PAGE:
Bleakness In Modern Life

Nor has our thinking changed much in our own day and age. We, who would seem to have good reason for optimism, particularly if we live in the Western Hemisphere, might well be excused for a certain buoyancy of outlook. Yet, on every hand, tragic bleakness seems to dominate. Robert Louis Stevenson commented more than once on this fact, and the parade of great novelists and writers only bears him out too well. Dreiser, Hardy, D. H. Lawrence, Proust, Dylan Thomas and many others continually point up the fact that life is essentially calamitous. Going even further, historian-philosophers, such as Spengler and Toynbee, declare that civilizations, like the individual, can end only in tragic death.

One may, of course, object that this attitude is a product of extreme intellectualism. It is the fate of the university professor, rather than of the man in the street. Yet is this true? Is it not true that it is part and parcel, not merely of Western, but of human thought? How often have we heard it prophesied in the past few years that there will be a third world war, and that this war will bring about the end of all things! Man seems to accept it as axiomatic that he will eventually bring himself to destruction, perhaps because of his very efforts to survive. In a hostile universe he can look forward to nothing but ultimate disaster. Despite all that he does, the universe will ultimately run down, bringing man’s hard-won achievements in art, science, religion and war to nothing. There is the ultimate tragedy.

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And what practical effect does this have upon men? They see no value to life. They make money, they amass power, they build up a reputation. But where does it all lead? There is nothing beyond, for death ends all, and frustration is the common lot of man. Out of this situation come inner tensions, which in turn lead to social conflicts. The individual in his drive, in his search for something beyond his own puny efforts, to make life mean something finds himself opposed by others with the same tensions and acquisitive desires. The result is war in the economic, political or international sphere, and this in turn destroys man and his glory, civilization, and their cultures, nations and their achievements. Man agrees that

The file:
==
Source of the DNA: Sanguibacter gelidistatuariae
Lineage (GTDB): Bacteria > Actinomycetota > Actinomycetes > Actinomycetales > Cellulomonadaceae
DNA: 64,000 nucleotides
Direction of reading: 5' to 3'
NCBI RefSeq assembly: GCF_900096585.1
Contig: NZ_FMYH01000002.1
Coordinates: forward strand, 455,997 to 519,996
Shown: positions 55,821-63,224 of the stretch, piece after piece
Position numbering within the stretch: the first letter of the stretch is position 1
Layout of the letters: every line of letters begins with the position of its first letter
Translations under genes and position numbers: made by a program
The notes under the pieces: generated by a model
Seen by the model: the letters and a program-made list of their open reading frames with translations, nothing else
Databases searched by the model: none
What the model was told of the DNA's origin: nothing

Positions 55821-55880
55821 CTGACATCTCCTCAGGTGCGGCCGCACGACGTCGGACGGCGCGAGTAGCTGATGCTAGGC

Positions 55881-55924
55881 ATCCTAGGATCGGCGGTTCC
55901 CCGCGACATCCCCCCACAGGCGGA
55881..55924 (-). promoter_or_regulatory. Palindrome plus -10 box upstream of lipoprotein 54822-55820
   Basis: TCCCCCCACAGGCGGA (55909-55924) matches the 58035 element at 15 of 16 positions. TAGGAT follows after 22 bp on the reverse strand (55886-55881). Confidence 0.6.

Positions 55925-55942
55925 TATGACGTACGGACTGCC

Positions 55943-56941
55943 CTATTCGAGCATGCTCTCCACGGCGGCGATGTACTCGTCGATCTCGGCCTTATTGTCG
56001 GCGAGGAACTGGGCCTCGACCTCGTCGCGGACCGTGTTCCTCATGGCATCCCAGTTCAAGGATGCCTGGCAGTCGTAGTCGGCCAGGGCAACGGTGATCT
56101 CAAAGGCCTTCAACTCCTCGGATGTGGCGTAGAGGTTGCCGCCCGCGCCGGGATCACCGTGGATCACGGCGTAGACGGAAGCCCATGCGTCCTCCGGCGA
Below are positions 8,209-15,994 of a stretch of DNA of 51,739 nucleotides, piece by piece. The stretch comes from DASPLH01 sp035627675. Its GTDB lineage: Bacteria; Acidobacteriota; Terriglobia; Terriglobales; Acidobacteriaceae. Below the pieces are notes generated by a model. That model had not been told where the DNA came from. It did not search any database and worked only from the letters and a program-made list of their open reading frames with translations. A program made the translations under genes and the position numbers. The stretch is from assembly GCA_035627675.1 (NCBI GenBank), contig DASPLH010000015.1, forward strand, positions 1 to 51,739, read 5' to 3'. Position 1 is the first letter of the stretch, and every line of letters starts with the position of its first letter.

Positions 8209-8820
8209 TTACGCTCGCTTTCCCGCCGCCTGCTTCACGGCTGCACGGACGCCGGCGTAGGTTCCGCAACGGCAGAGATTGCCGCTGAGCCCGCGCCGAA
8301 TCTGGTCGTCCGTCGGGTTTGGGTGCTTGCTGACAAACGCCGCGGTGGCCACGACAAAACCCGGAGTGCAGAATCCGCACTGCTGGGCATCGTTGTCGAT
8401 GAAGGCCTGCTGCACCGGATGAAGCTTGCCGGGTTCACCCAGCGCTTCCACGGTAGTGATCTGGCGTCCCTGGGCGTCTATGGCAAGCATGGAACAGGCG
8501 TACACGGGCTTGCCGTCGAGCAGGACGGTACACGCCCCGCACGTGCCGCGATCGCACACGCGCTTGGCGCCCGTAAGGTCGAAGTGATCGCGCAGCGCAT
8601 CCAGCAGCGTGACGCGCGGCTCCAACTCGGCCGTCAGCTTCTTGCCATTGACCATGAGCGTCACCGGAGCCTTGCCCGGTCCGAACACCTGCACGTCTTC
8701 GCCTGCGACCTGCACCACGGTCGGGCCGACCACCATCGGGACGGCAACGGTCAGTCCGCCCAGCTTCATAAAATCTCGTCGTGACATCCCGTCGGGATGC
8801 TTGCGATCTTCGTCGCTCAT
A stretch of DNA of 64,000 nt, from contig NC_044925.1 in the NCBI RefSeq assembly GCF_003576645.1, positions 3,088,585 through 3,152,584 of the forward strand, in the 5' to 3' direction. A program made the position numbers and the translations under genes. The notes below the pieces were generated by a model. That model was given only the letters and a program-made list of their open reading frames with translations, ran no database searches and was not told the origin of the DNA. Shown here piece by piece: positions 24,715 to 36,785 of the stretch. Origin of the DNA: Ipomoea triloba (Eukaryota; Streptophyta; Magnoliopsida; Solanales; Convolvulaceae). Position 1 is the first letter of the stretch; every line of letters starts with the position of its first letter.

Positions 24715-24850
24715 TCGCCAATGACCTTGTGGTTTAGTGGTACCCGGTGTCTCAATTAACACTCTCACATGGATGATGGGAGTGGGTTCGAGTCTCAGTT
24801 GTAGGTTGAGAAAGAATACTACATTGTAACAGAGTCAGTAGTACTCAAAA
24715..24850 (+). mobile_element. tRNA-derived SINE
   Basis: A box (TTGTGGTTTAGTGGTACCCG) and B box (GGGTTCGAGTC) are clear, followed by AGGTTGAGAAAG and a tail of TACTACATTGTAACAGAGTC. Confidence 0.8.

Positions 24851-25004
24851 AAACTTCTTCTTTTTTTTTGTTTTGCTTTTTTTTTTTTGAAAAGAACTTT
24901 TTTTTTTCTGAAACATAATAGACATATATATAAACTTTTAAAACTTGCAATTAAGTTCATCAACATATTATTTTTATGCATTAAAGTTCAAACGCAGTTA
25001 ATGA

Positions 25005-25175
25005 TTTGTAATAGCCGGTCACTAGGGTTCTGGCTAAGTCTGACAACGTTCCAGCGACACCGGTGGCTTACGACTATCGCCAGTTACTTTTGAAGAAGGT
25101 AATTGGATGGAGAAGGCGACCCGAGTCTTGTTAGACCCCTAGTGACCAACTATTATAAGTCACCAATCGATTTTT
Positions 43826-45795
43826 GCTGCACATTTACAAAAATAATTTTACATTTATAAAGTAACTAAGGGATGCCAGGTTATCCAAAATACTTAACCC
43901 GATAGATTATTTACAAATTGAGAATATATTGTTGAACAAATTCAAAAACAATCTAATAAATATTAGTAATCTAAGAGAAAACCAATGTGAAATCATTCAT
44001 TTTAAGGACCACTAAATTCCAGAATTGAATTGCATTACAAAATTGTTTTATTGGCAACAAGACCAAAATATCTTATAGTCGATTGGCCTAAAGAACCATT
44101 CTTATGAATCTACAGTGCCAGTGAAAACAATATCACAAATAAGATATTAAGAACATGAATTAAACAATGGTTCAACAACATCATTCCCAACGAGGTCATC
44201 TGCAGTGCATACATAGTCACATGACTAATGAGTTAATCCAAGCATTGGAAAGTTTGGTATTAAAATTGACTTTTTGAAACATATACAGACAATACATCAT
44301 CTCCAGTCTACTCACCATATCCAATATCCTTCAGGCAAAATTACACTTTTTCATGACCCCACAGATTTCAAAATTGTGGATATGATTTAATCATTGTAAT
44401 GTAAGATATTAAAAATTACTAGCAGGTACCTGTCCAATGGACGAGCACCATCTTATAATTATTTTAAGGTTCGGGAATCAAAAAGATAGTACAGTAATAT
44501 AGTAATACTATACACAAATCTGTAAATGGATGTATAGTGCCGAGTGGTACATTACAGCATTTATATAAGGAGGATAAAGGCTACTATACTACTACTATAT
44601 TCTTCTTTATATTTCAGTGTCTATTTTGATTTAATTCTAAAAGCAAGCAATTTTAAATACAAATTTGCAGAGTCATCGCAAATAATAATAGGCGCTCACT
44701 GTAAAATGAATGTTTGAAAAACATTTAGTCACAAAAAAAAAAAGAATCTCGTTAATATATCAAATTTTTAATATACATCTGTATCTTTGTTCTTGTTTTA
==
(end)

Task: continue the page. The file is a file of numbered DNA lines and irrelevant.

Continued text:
The boast of heraldry, the pomp of power,

And all that beauty, all that wealth e’er gave,

Await alike the inevitable hour,

The paths of glory lead but to the grave.

Mirror Of Man’s Need

The Christian church in human society and the individual Christian as a member of society both have seriously to face this common interpretation of life. A mere glib “God’s in His heaven, all’s right with the world” sort of attitude does not solve the problem, nor overcome the difficulty. Does Christianity, therefore, have any real answer to, any effective argument against, the usual “philosophy of tragedy?” Or, does it simply admit that life is vanity of vanities about which man can do absolutely nothing?

In considering this matter, the Christian must of course realize that this belief in ultimate tragedy is a revelation of man’s need. As man becomes more self-conscious, so he becomes more “tragedy-conscious.” His sense of uncertainty and insecurity grows stronger as he more clearly sees his own smallness against the background of the universe. At times he has felt that he could govern all things by his reason, but before long, further knowledge has made him realize that he was dealing with something far beyond his power to control. Thus it has indeed been true that “he that increaseth knowledge increaseth sorrow” (Eccles. 1:18).